Dinesh Engineers IPO Note - Not Rated

Dinesh Engineers IPO Note - Not Rated
IPO
by Nikita Bhoota 27/09/2018

Issue Opens: September 28, 2018
Issue Closes: October 03, 2018
Face Value: Rs 10
Price Band:  Rs 183-185
Issue Size: ~Rs 185 cr
Public Issue: 1 cr shares
Bid Lot: 80 Equity shares       
Issue Type: 100% Book Building

Shareholding (%)

Pre IPO

Post IPO

Promoter

100.0

74.7

Public

0.0

25.3

Source: RHP

Company Background

Dinesh Engineers is a contractor and turnkey player providing passive communication infrastructure mainly to the telecom operators and internet service providers (ISPs). The company’s business segments include (1) Vendor projects (89.8% of FY18 sales), executes projects which involve obtaining Right of Way (ROW) and laying duct and fiber; (2) as Infrastructure Providers (IP; 9.1% of FY18 sales), the company leases its own optic fiber network (OFC) of ~7,500 km (under IP-1 license) which runs across Rajasthan, Gujarat, Maharashtra, Goa, Karnataka, Andhra Pradesh and Telengana. (3) It is also laying gas pipeline for MGL (1.1% of FY18 sales). The company’s major clients are Airtel, BSNL, Reliance Jio, Vodafone, Idea, Tata Communication, etc.

Offer Details

The offer consists of fresh issue of 1cr shares (Rs185cr). The proceeds will be utilized to enhance OFC network by 5,400km for Rs156.4cr. The rest of the proceeds will be used to fund general corporate expenses.

Financials

Consolidated Rs cr.

FY16

FY17

FY18

Revenue from operations

122

169

302

EBITDA Margin %

22.7

27.0

35.7

Adj. PAT

12.9

22.0

61.8

EPS (`)*

3.3

5.6

15.6

P/E*

56.5

33.1

11.8

P/BV*

25.2

15.8

6.8

RoE (%)

44.6

47.8

57.2

Source: RHP, 5Paisa Research; *EPS &Ratios at higher end of the price band and on post IPO Shares

Key Investment Rationale

  1. The data transmission volumes are increasing rapidly given the rise in telecom subscribers, internet users and widespread digitalization. This has led to rise in demand for OFC installations, which are critical in telecom network expansion. Currently, fiberization is at mere 20%, while 80% is needed in order to ensure widespread roll-out of 5G in the coming years. Hence, Dinesh Engineers, in its capacity as an EPC player (vendor projects) is likely to gain from orders for fiberization, which involves laying down duct and fiber. Currently, the company’s order book stands at Rs420.4cr (~5,600km) executable over 6-9 months.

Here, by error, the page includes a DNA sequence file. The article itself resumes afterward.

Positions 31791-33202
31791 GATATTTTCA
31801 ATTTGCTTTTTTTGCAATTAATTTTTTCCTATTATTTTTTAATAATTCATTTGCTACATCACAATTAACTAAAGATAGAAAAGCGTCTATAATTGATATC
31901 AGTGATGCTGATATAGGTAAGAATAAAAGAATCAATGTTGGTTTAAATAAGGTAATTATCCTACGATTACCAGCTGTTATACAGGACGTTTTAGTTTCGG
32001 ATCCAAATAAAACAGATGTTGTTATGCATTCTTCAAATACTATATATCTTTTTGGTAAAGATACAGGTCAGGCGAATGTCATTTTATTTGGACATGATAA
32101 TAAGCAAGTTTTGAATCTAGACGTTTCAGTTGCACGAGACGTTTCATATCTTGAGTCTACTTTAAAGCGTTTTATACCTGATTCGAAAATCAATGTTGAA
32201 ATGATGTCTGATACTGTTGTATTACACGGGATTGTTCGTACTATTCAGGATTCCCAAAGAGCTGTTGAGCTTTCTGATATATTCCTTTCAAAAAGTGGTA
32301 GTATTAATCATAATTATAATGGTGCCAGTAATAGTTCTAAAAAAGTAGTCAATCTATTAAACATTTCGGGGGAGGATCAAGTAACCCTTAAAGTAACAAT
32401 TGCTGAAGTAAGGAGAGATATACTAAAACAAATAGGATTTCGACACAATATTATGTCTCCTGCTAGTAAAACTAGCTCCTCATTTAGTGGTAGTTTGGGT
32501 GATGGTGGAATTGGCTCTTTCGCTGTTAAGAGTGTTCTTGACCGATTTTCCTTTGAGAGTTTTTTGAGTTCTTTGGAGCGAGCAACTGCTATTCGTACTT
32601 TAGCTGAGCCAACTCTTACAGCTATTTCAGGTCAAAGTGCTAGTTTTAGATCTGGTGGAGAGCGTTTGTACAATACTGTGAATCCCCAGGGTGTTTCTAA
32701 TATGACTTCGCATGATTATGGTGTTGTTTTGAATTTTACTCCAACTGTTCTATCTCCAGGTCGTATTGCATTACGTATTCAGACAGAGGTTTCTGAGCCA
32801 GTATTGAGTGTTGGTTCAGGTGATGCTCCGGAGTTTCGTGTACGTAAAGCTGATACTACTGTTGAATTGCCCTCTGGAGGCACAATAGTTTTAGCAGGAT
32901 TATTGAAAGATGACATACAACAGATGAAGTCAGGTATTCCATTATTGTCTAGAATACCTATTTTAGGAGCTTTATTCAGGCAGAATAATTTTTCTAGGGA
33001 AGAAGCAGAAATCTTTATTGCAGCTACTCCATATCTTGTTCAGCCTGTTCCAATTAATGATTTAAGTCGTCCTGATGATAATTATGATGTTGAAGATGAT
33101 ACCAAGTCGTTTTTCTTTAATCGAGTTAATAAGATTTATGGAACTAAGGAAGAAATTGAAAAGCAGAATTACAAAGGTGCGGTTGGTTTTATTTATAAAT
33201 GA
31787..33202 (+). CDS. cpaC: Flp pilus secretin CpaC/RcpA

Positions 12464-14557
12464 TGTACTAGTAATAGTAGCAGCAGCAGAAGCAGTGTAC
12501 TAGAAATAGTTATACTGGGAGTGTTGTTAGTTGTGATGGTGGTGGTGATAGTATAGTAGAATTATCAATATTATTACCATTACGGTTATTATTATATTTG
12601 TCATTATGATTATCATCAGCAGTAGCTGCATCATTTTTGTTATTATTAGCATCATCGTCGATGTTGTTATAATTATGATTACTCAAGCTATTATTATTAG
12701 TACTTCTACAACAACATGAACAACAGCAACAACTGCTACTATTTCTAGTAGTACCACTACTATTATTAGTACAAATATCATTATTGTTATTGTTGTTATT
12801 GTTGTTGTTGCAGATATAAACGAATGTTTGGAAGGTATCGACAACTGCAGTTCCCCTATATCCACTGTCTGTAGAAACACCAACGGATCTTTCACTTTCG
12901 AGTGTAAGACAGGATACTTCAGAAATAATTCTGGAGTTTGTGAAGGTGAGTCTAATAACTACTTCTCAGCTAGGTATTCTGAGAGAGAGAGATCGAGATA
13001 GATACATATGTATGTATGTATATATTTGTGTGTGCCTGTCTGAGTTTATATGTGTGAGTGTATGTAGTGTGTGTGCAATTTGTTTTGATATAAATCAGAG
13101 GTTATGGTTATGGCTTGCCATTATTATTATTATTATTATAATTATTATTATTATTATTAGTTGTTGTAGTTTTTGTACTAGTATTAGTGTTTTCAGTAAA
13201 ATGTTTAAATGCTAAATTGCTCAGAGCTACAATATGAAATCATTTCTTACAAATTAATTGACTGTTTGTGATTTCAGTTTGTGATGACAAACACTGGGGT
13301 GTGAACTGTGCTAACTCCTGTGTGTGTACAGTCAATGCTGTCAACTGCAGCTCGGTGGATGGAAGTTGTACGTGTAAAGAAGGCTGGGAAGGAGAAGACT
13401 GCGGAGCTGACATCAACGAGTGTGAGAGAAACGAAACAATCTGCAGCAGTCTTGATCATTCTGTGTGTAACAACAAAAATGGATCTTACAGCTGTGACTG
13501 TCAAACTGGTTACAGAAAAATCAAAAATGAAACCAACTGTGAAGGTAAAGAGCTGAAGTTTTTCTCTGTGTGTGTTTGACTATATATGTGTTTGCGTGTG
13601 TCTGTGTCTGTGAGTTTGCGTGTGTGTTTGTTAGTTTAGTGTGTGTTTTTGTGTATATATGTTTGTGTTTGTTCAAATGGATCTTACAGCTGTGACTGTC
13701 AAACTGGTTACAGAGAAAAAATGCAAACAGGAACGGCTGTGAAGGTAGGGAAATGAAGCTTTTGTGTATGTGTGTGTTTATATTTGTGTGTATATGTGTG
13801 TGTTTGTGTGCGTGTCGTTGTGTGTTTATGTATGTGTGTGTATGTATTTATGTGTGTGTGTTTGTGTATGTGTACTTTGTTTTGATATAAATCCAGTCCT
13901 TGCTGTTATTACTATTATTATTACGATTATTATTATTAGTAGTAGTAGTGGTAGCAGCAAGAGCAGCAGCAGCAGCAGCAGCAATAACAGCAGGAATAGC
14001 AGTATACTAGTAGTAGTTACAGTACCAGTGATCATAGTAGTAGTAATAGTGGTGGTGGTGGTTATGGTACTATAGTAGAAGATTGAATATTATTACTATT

2. Dinesh Engineers currently has own OFC network of more than 7,500km (duct- 4,009km and fiber capitalization -3,491km). The company’s capability to obtain Right of Way (ROW) faster is encouraging telecom operators and ISPs to avail of the company’s established network on a leasing basis. In the leasing business, the company receives upfront cash (Rs115.69cr in FY18) at the time of leasing of network. This leads to higher profitability (EBITDA margin is as high as ~75%) and returns leading to strong asset turnover.Hence, the company plans to expand the capacity of its own dedicated OFC network by ~5,740km in states of Maharashtra, Rajasthan, Karnataka, Madhya Pradesh and Andhra Pradesh. Moreover, current utilization level at mere 32% provides significant scope for growth.

Key Risk

Dinesh Engineers derives ~95% of its revenue from top 5 customers. This increases its business concentration risk.

Research Disclaimer

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Psychology of trading and the 14 stages of investor emotions

Psychology of trading and the 14 stages of investor emotions
04/10/2018

Most investors fail to be rational when it comes to making decisions while trading. Not everyone takes a sound and efficient investment decision every time. Instead, most decisions are based on the sentiments and emotions of traders. This, more often than not, leads them to incur massive losses while indulging in the stock markets.

The psychology of trading defines a specified range of emotions that an investor can go through while making an investment decision. Explained below are the 14 stages of investor emotions:

1. Optimism: This is the primary emotion of investors even before they enter the share market. The will to make money and the optimism that they will not incur losses encourages them to enter the market and buy stocks.

2. Excitement: As your ideas and decisions start to prove profitable, you begin to get excited and start considering what your life would be if you make it big in the share market. This motivates you to further invest in the market.

3. Thrill: As your investments begin to prove successful, you feel thrilled. You had never imagined you would be making such good profits. This emotion makes you feel proud of yourself, and take the first step towards overconfidence.

4. Euphoria: After making quick and easy profits, you begin to feel like a financial wizard and start to ignore the risks in your investment decisions. You expect that every trade you make from now on will be profitable no matter what.

5. Anxiety: This is the first time the market goes against you. Having made good profits until now, you feel agitated as you realize that you are also susceptible to loss. This emotion is the primary reason why investors identify themselves as long-term investors and wait until the market goes up again in the future.